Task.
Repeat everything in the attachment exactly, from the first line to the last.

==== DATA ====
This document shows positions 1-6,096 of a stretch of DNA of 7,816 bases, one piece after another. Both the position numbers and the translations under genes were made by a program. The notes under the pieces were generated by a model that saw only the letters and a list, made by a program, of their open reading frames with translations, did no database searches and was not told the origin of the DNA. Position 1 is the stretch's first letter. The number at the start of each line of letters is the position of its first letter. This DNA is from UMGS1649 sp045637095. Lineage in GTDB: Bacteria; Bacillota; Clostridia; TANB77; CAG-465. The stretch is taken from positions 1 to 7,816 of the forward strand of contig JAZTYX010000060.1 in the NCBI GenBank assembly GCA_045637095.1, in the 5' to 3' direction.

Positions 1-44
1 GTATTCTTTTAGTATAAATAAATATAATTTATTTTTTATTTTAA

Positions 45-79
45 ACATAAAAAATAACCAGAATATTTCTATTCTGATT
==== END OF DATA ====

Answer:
This document shows positions 1-6,096 of a stretch of DNA of 7,816 bases, one piece after another. Both the position numbers and the translations under genes were made by a program. The notes under the pieces were generated by a model that saw only the letters and a list, made by a program, of their open reading frames with translations, did no database searches and was not told the origin of the DNA. Position 1 is the stretch's first letter. The number at the start of each line of letters is the position of its first letter. This DNA is from UMGS1649 sp045637095. Lineage in GTDB: Bacteria; Bacillota; Clostridia; TANB77; CAG-465. The stretch is taken from positions 1 to 7,816 of the forward strand of contig JAZTYX010000060.1 in the NCBI GenBank assembly GCA_045637095.1, in the 5' to 3' direction.

Positions 1-44
1 GTATTCTTTTAGTATAAATAAATATAATTTATTTTTTATTTTAA

Positions 45-79
45 ACATAAAAAATAACCAGAATATTTCTATTCTGATT